When Kempes scarred Poland with that double goal, I’d been out of Buenos Aires for months. I was able to get away.

Many Argentinians rejoiced with the team. Their dutiful orgasms had the trademark of a military government and the blessing of Kempes and Menotti. The state needed imbeciles, and for that they’d put on that sideshow of a championship. Money flowed and blemishes were concealed, like the people who disappeared. Like my brother Ernesto.

Ernesto is now a number. He had a face, hair, beautiful hands. He laughed, sucking up air like a century-old combustion engine. He was a good boy. Better than me. And now he is a number on a list of thirty-thousand desaparecidos who never came home. We didn’t recover his body. To this day they’ve unearthed only twenty-thousand human scraps, but none belonged to Ernesto. I wonder how many decayed without the comfort of a grave. 

So many disappeared, so many dead, so many in exile. The country’s finest, most principled citizens were hard-hit. Along with those boys, girls, friends, new mothers, union workers, priests, and intellectuals, the whole country had disappeared. We were all desaparecidos. We couldn’t speak, we couldn’t discuss, we couldn’t breathe. We could risk the same fate as our husbands and wives, our brothers and sisters and parents and neighbors. Everything was controlled and, out of fear, little by little, everyone began erasing themselves.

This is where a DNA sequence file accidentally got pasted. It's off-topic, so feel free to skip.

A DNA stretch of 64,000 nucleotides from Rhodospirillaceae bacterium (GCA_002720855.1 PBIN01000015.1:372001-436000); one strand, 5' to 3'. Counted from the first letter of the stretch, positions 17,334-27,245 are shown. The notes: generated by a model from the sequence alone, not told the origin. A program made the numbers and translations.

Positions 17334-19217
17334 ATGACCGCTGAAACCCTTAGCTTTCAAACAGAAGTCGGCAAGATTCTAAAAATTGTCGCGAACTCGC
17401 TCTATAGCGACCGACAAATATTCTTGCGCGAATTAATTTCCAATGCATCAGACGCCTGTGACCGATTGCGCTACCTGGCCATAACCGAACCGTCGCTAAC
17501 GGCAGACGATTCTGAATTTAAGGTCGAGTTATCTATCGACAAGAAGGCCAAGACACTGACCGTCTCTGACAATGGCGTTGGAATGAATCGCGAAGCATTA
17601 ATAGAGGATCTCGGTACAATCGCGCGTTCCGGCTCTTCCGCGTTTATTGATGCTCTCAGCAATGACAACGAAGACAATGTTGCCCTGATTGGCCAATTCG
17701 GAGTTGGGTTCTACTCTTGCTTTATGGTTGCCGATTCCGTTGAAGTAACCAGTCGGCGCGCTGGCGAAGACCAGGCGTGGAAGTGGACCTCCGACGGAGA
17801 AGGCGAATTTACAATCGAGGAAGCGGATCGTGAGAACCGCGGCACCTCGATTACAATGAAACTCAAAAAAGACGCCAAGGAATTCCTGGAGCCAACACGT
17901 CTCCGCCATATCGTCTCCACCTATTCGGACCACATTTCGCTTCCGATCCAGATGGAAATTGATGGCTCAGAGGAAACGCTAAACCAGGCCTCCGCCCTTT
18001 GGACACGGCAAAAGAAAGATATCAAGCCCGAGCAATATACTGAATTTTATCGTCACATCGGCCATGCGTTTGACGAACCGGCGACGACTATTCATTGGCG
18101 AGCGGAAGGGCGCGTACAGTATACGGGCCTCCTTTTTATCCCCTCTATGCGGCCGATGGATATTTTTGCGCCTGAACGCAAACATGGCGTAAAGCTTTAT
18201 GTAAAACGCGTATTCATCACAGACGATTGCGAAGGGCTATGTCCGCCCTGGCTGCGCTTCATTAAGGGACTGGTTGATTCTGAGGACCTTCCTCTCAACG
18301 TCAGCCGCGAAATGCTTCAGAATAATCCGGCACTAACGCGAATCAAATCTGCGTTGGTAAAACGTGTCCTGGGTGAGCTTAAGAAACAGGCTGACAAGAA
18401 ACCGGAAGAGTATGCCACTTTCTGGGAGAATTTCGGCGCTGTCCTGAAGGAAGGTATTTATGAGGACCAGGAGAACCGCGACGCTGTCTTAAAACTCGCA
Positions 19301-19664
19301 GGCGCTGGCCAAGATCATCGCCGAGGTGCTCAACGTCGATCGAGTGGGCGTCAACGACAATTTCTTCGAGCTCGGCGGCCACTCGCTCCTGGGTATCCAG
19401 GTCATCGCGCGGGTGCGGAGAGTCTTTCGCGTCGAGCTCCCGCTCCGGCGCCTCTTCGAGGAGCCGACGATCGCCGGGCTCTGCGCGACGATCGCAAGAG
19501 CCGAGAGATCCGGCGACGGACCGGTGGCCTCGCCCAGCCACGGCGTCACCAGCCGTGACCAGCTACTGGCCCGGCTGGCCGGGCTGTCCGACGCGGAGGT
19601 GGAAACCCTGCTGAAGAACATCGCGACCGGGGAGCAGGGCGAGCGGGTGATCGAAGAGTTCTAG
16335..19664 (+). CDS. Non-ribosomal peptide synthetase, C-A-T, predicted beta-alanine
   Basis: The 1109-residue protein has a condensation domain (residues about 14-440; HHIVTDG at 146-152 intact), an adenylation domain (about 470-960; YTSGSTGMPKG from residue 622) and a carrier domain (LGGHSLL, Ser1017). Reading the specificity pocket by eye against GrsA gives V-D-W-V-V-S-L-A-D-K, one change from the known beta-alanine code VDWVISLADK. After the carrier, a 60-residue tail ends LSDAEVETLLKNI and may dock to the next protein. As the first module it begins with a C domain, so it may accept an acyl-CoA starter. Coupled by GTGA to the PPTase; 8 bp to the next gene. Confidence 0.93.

In those years the newspapers declared:

Guerilla Efforts Truncated
Eight More Extremists Mowed Down in La Plata
Insurgency Suffers Blows